The darnedest thing about having a website: just because you build it doesn’t mean people will come.
Creating a website is just the first step. Now you have to get people to visit it, and driving traffic to your site is an ongoing task. It should always be top of mind.
©John-Michael Korpal, Twig Balloons. Mixed media, 6 x 8 feet. Used with permission.
See if you could add some of these ideas to your marketing mix and get more eyes on your art.
Best, Basic Practices
1. Write a newsletter article with a hook, which requires recipients to visit your site to read the end of the article.
2. Tell people why they should click. What’s in it for them?
3. Give something away to people who visit your site and sign up for your list.
3. Mention your website address
This article is an edited excerpt from the soon-to-be-released newest edition of I’d Rather Be in the Studio.
This Quick-Start Manual outlines the key areas you need to work on if you want more blog visitors. And who doesn’t want more blog visitors?
Focus on Content
More than anything else, good content will attract people to your blog. Create a regular schedule – perhaps once a week in the beginning – of writing and posting images of your art. Readers need to know they can depend on you.
Feature other people on your blog, like loyal blogger Elizabeth St. Hilaire Nelson did (above image). It encourages those people to share with their followers. I was so happy to see this nice write-up of my visit with
Is your website overdue for an overhaul?
It used to be cool to have a white website with a light gray font. It was even cooler if the font required a magnifying glass to read it.
This was the rage, oh, about 12 years ago. Then we realized how hard it is to read tiny pale fonts.
Artists also latched on to black backgrounds for their sites thinking it made the work “pop,” when it actually did the opposite: weighed down and overpowered the art. Black backgrounds with light text, we have discovered, are also notoriously difficult to read.
Things change. Are you adapting?
The Art Biz Coach home page from January of 2005 looks dated with the small images, dense text, and out-of-control menu.
The average age of Internet users has skyrocketed. Older eyes just don’t have the capabilities of younger
Your blog won’t become popular overnight. Blogging is a process, a commitment. After last week’s article, The Gold Mine in Your Artist Blog, several people commented to the tune of: My blog is no gold mine. I can’t get any traffic or interaction with people. In nearly 10 years of blogging and many years of teaching artists to blog, I have witnessed a large number of artists build successful blogs.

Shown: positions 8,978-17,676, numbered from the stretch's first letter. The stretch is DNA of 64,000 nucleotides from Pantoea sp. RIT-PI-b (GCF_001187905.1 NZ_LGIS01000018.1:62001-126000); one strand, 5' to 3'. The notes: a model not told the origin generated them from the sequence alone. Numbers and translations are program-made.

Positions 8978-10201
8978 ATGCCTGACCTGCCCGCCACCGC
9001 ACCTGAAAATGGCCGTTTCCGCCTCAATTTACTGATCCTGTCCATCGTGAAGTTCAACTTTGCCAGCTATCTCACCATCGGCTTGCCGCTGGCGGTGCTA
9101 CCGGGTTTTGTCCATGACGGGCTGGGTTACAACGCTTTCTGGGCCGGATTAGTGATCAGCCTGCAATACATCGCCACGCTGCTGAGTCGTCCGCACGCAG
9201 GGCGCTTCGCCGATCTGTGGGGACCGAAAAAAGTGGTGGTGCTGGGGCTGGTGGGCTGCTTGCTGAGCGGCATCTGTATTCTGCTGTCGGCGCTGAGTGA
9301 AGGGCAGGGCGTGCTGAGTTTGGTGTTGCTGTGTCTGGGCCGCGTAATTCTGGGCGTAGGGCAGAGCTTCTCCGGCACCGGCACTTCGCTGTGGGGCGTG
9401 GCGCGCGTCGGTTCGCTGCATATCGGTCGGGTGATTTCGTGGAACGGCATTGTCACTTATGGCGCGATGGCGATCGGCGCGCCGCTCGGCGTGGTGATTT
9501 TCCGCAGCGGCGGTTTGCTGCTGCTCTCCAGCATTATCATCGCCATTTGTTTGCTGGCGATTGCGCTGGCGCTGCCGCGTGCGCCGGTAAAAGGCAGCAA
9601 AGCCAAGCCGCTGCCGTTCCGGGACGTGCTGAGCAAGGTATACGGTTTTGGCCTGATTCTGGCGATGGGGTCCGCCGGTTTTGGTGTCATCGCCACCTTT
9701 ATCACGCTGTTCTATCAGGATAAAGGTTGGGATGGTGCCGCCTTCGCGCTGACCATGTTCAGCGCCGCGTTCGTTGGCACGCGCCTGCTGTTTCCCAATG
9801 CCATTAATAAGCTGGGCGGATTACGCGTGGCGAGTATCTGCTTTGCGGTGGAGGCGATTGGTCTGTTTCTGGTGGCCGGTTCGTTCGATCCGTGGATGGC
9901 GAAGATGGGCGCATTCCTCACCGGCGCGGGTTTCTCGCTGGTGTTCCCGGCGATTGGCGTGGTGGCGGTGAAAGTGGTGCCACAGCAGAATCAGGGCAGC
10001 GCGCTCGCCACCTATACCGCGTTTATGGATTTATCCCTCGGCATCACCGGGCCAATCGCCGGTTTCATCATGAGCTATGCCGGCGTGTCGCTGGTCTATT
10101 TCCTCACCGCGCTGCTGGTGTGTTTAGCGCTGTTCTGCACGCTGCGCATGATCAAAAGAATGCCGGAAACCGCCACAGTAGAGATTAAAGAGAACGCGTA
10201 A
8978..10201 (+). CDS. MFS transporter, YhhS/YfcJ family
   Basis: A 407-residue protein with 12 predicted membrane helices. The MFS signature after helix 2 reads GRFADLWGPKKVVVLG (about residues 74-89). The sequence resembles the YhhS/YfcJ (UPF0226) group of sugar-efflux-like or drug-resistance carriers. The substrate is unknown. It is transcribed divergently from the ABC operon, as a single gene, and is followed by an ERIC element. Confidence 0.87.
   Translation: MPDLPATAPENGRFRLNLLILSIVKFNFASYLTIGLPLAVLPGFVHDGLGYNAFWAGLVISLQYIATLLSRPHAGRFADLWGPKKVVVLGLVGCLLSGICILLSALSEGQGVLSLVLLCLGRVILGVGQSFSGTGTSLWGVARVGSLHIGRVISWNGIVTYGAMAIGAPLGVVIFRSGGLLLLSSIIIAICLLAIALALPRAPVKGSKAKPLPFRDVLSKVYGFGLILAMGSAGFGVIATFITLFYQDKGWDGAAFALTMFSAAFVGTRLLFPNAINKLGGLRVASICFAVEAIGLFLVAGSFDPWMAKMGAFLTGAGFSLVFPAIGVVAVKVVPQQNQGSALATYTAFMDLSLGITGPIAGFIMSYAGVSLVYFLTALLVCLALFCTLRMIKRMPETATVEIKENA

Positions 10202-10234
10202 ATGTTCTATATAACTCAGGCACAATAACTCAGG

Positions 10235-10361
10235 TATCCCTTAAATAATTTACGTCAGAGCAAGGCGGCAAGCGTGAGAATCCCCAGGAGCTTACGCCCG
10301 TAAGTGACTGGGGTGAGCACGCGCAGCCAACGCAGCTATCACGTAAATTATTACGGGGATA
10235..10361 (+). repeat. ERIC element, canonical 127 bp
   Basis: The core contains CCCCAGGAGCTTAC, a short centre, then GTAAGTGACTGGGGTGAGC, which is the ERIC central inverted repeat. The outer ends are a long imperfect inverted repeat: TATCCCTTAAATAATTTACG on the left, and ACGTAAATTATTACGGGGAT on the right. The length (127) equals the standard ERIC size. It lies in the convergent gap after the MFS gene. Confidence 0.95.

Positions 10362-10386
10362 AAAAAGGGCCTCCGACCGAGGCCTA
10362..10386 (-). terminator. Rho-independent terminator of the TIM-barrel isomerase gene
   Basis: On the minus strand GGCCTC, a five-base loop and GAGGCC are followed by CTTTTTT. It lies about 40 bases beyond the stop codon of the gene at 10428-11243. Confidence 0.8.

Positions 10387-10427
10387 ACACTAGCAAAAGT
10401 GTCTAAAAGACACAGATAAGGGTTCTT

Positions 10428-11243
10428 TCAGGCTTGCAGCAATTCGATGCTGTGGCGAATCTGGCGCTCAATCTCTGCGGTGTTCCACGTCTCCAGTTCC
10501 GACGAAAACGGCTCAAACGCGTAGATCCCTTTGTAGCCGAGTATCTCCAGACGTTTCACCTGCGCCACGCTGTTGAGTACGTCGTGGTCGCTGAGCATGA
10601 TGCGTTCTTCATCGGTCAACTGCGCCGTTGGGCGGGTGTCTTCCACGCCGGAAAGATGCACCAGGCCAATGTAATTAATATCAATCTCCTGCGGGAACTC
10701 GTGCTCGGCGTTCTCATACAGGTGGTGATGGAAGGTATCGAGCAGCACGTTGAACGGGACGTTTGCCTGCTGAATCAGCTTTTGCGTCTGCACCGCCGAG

In my last post, I made the case that your blog is a gold mine for you. What I didn’t say is that it’s only a gold mine if you are consistently committed to blogging and to improving with each post. You can only fulfill this commitment with rich content.
Last week I asked on the Art Biz Blog how you’re going to be marketing your art differently now that Facebook Reach is plummeting. It’s tempting to just jump to another social media site. (Google+ anyone?). I would encourage you, as I always have, to build up content on your site first.
Guest blogger Cynthia Morris writes: “There’s a certain someone in my field who has a huge following. This certain someone also has a great blog. I found myself constantly referring to the blog as an example of what a good blog should be. And I admit it, I had blog envy. . . . ”
Guest blogger Holly Van Hart shares she read in several places that you could “create your own website in 10 minutes” with WordPress. While she never believed it would take 10 minutes, she never imagined it would take 100 hours. Perhaps you can benefit from Holly’s experience. “I already had an art website, a contract with a web hosting service, a domain name, and a blog hosted by Google (Blogger). But my site was 5 years old and needed to be totally overhauled with new, fresh content and current styling. It also needed to be integrated with my blog. . . .
Rebecca Finch asks: “I work primarily in fine art paintings, but I also do graphic design and portrait photography. Do I have to create different websites for each?” In I’d Rather Be in the Studio I write: 3 different styles of art = 3 different audiences = 3 times the marketing effort. I’m sure this probably isn’t what you want to hear, Rebecca, but this is you. You have 3 different businesses and, therefore, 3 different audiences.
There is so much content on this blog and in my programs that a new visitor can quickly get overwhelmed. I thought it might be helpful if, from time to time, I curated some topics for you. Today’s post brings together a bunch of articles to help with the look and functionality of your website or blog.